Doubts arise over Chinese Nobel winner’s inability to travel
BEIJING (AP) — A friend of imprisoned Chinese Nobel Peace laureate Liu Xiaobo doubts the government’s claims that the ailing dissident is too sick to leave the country, in part because of a video in which Liu is described as being in “acceptable” condition.
Whether Liu is able to travel is a key question in any negotiations for his possible release from a Chinese hospital. The U.S. and European Union have been calling on Beijing to allow China’s most famous political prisoner to choose where he wants to be treated for late-stage liver cancer.
Shang Baojun, Liu’s former lawyer, has said Chinese officials have told Liu’s family members that his health was too poor to allow him to travel.
However, Liu’s friend, political dissident Hu Jia, said Monday a video that emerged on YouTube over the weekend appeared to indicate that Liu was in stable condition. Medical experts were seen saying that Liu’s treatment plan was going smoothly.
“Currently, his situation is acceptable,” an unidentified male doctor in a white coat was seen saying in the video, which did not include any images of Liu and was dated Wednesday.
A separate photo that’s been circulating online showed Liu holding a bowl and being spoon-fed by his wife, Liu Xia. He did not appear to be hooked up to life-support.
“Based on the videos and the photo, we know for sure that his conditions have not deteriorated,” Hu said. “There’s no question that Liu Xiaobo can travel.”
William Fingleton, spokesman for the European Union delegation in China, said EU diplomats met with a Chinese vice minister of justice on Friday regarding Liu’s treatment. Fingleton did not provide details on the discussion.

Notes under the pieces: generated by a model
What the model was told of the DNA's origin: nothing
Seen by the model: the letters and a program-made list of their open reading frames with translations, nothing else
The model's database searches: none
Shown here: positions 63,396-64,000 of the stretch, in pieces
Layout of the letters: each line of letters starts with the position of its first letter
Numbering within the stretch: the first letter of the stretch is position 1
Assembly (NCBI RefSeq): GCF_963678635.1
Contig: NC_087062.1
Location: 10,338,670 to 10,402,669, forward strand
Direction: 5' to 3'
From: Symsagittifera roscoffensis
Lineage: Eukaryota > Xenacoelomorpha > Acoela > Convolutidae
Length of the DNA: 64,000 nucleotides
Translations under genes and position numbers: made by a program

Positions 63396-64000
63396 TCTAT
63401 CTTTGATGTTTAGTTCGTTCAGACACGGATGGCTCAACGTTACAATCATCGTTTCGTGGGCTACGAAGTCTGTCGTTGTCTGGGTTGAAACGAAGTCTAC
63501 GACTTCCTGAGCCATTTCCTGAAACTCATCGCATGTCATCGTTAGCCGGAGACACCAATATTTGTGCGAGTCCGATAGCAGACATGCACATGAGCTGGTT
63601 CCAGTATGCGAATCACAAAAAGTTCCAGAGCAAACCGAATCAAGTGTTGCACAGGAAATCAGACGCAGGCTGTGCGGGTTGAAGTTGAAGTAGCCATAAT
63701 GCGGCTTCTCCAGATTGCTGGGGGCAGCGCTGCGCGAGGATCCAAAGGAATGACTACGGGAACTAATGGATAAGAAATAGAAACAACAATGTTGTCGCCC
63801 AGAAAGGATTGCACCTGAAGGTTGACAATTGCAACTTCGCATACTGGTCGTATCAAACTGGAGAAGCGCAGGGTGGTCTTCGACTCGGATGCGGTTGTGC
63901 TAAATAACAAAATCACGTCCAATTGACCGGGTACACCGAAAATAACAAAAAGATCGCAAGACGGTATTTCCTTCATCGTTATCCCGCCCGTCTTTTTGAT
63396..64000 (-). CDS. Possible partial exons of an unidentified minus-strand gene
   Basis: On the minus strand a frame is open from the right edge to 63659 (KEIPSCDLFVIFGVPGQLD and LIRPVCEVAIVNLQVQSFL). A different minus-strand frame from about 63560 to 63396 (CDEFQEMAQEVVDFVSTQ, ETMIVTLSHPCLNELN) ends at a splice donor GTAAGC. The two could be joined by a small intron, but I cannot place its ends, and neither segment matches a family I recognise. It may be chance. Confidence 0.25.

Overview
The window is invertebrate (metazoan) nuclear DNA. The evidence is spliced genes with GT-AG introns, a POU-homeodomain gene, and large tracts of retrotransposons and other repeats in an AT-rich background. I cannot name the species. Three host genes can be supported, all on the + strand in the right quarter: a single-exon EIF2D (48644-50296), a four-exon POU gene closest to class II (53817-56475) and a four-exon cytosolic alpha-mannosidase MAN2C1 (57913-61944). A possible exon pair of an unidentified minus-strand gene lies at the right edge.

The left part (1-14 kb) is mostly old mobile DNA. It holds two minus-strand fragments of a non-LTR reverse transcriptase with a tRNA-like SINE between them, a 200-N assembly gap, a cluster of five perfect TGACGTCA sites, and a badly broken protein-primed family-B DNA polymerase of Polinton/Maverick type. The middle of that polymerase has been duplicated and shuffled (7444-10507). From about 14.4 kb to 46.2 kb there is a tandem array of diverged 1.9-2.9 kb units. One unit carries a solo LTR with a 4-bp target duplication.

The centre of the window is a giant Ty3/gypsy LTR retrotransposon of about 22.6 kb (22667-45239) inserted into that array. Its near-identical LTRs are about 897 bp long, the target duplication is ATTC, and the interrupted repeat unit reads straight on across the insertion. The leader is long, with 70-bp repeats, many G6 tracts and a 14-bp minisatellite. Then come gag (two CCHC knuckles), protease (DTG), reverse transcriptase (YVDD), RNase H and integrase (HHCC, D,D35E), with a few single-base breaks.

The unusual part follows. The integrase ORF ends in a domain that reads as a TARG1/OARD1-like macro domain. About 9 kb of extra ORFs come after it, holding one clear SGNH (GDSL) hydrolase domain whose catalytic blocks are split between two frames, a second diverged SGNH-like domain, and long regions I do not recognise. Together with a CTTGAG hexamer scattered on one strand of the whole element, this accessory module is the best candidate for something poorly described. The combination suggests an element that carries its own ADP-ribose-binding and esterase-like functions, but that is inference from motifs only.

In a statement released later Friday, the EU’s foreign policy chief, Federica Mogherini, urged China to immediately grant Liu parole on humanitarian grounds, citing Liu’s deteriorating health.
Mogherini also said that China should “allow him to receive medical assistance at a place of his choosing in China or overseas,” and that Liu and his wife should be free to communicate with the outside world.
On past occasions, China has released political prisoners on grounds of ill health and immediately sent them into exile abroad.
Reliable, independent information on Liu’s condition and his desire to travel has been difficult to obtain, since Liu and Liu Xia have long been isolated by the authorities out of the reach of most friends and the media. While the couple has not publicly stated their willingness to go abroad, their friends believe they wish to do so, based on Liu Xia’s earlier indications.
China’s foreign ministry said Monday that it has no information on Liu’s case. “I can only say that we hope that the relevant countries can respect China’s judicial sovereignty instead of making use of this individual case to interfere in China’s domestic affairs,” spokesman Geng Shuang said at a regular news briefing.
China’s justice department did not immediately respond to faxed questions about Liu’s case. On Monday, the judicial bureau in Shenyang, the northeastern city where Liu is undergoing treatment, posted a statement that said Liu is receiving “meticulous care” from well-known Chinese doctors for liver cancer that has metastasized to his entire body.
“With consent from family members, the hospital has conducted treatments aimed at fighting the tumor, protecting the liver, regulating the immune system, providing nutrition, and alleviating pain,” the statement said. “It also has applied a targeted drug that is most advanced, most proven, and unanimously recommended by both domestic and international guidelines.”
Liu, a writer and outspoken government critic, was sentenced in 2009 to 11 years in prison on a charge of inciting subversion of state power, a year after he co-authored Charter ’08, a document calling for democracy and rule of law in China. He was awarded the Nobel Peace Prize in 2010 while incarcerated.